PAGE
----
I've pondered putting Sam Loyd's Cyclopedia of Puzzles (1914) on my site. Down at the bottom is a start. Here are some comments people have made.
Chris Lusby Taylor: I was amused at the picture of the Uffington white horse on page 17 of Sam Loyd's book, reproduced on your Sam Loyd site. It is clear he never saw the horse, as it faces the other way and looks entirely different. On the other hand, there are, in the same area, some much more recent white horses, one of which just might look like Loyd's picture.
Geoff Hagopian: That would be a great service. You could annotate the racist parts.
Sonny Strom: Of course you should post it ..... it must have puzzle value, for you to consider it. I believe that your readers are intelligent enough to not be offended.
Gerami F. Havewala: Any perceived racism
pertaining to Sam Loyd should be ignored. Let there be a single 'disclaimer'
at the top of the site stating current 'wisdom' on the subject. (If the criteria
were to be extended to all authors, then most of Shakespeare's works would be
deemed not only racist but also sexist.)
Jeremy Dunn: Post the whole book, I'm sick and tired of people hiding and filtering the past because someone's sensibilities might be jarred. Are people getting so character weak that I must constantly have the past filtered to me to save me from myself? Give me the old WWII Popeye and Bugs Bunny cartoons too, while you're at it.
Gerard Quinn: It would be great to see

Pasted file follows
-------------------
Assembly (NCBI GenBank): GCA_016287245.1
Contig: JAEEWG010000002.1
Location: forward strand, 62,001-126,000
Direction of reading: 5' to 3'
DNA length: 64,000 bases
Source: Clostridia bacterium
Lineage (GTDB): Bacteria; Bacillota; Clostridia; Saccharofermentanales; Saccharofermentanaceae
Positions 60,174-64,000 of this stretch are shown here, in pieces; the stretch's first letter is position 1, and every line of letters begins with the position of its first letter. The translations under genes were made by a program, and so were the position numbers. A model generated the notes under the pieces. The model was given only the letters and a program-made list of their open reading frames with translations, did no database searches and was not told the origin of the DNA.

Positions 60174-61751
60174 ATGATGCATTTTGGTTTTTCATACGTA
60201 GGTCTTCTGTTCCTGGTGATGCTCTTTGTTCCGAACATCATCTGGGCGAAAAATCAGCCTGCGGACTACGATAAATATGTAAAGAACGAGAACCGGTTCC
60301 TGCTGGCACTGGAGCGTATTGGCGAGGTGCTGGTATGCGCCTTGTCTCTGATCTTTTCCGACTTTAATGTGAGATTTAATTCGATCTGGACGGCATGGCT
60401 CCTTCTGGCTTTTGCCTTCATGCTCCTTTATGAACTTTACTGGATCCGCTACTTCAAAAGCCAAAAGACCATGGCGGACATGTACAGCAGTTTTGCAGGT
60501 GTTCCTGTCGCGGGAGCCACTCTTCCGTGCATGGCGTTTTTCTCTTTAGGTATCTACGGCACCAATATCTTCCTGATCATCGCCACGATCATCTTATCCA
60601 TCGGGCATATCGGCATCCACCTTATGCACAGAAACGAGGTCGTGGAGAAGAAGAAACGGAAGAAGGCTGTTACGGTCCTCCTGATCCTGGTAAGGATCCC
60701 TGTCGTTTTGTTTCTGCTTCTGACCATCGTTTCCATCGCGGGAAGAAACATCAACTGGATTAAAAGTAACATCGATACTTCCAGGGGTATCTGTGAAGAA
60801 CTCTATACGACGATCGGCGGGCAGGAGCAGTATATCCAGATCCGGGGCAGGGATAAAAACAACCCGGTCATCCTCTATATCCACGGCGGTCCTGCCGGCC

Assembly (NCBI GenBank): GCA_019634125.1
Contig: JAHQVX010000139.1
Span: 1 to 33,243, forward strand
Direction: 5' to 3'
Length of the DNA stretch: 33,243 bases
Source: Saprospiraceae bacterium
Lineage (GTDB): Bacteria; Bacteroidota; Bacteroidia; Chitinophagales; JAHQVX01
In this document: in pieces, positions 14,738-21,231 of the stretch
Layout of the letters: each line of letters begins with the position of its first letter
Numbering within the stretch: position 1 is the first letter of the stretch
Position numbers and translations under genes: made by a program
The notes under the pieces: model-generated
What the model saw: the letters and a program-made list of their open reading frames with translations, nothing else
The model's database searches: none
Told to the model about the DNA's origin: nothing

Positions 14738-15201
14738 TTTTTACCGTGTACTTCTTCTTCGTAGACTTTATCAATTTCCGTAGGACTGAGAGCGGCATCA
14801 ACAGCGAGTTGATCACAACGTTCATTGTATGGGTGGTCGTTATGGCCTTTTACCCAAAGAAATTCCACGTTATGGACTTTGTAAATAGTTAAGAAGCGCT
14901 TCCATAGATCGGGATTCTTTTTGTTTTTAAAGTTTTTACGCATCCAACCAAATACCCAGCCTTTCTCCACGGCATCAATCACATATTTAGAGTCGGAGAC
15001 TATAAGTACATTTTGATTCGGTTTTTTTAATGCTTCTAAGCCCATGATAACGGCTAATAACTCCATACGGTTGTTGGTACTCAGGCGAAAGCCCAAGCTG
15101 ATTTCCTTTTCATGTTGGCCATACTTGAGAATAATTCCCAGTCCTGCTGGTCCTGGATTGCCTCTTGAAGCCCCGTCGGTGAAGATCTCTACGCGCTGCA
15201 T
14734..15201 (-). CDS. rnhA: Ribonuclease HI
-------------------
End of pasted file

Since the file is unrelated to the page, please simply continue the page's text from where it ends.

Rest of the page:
Loyd's famous work. If we excluded anything from the past which contained words
no longer acceptable we would lose an enormous amount of literature, and gain
nothing in return.
Dane Brooke: It *is* the product of its time; I think most that visit your site are well enough educated so as to see the racism in historical context without getting tied into a knot.
Robert Abbott: Oh poop! Yes it was a different time -- it was better! Today we live in a prudish and silly time where everyone is terrified of saying anything. And everyone is careful to call any group by whatever name they currently want you to call them. "Get Off The Earth" was maybe too much but it should be okay. By the way, most Mickey Mouse cartoons are considered racist today. That's why you never see them.
Andrea Coffey: You asked for comments on Sam Loyd's "Cyclopedia of Puzzles" (1914). From the point of view of someone from Oz, I think we can at times be too precious about "political correctness". The thirteen sample pages you put up are obviously reproductions of the original work. In those times, as you correctly point out, society accepted different values. To try and pretend otherwise is tantamount to censorship of the worst kind. It's like rewriting Chaucer in modern English, and "cleaning up" some of the bawdy scenes. A far better course is to prepend a paragraph or two explaining that that was then, this is now, and the material has merit--after all the "racism" is not the point of Sam Loyd's work. That is to make mathematical puzzles interesting to the people of the time. Go ahead and include the book. Anyone so petty as to complain needs to get a life.
The start of Sam Loyd's Cyclopedia of Puzzles